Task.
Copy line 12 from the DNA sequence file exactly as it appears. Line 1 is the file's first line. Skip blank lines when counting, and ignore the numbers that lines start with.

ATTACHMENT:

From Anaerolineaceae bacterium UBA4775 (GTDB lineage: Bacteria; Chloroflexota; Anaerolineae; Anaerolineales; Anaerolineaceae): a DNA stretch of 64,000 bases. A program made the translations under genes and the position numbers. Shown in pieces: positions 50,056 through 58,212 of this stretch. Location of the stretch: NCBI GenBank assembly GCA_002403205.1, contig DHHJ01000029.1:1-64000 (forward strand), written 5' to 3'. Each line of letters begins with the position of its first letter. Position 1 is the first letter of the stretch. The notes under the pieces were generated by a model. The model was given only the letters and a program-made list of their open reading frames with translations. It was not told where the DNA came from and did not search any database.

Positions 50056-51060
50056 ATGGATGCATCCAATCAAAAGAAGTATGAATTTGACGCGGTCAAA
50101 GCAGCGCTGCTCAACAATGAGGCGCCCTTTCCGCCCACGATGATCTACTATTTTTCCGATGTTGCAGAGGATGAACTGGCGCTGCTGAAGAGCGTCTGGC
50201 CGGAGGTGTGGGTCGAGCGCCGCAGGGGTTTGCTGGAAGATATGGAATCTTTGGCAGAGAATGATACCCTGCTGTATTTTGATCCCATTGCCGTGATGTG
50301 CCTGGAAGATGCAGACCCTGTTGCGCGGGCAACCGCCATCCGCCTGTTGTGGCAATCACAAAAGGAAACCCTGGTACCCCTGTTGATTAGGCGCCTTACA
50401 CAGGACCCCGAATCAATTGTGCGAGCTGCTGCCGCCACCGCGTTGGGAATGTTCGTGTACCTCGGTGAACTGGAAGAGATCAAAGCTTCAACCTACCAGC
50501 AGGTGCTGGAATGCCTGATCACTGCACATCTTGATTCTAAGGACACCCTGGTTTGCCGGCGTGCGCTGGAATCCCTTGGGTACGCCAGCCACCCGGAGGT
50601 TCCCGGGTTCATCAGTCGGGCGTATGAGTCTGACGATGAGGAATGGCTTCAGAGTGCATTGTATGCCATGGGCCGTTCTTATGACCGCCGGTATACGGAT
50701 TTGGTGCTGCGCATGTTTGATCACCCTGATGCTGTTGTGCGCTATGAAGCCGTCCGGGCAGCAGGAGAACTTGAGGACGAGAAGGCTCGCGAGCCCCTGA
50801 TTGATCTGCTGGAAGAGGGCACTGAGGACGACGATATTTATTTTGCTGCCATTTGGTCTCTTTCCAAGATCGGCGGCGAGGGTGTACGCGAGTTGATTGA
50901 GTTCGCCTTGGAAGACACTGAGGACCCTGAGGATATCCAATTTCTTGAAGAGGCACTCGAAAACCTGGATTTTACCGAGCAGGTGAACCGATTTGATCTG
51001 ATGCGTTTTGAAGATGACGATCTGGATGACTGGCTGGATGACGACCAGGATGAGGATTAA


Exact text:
50901 GTTCGCCTTGGAAGACACTGAGGACCCTGAGGATATCCAATTTCTTGAAGAGGCACTCGAAAACCTGGATTTTACCGAGCAGGTGAACCGATTTGATCTG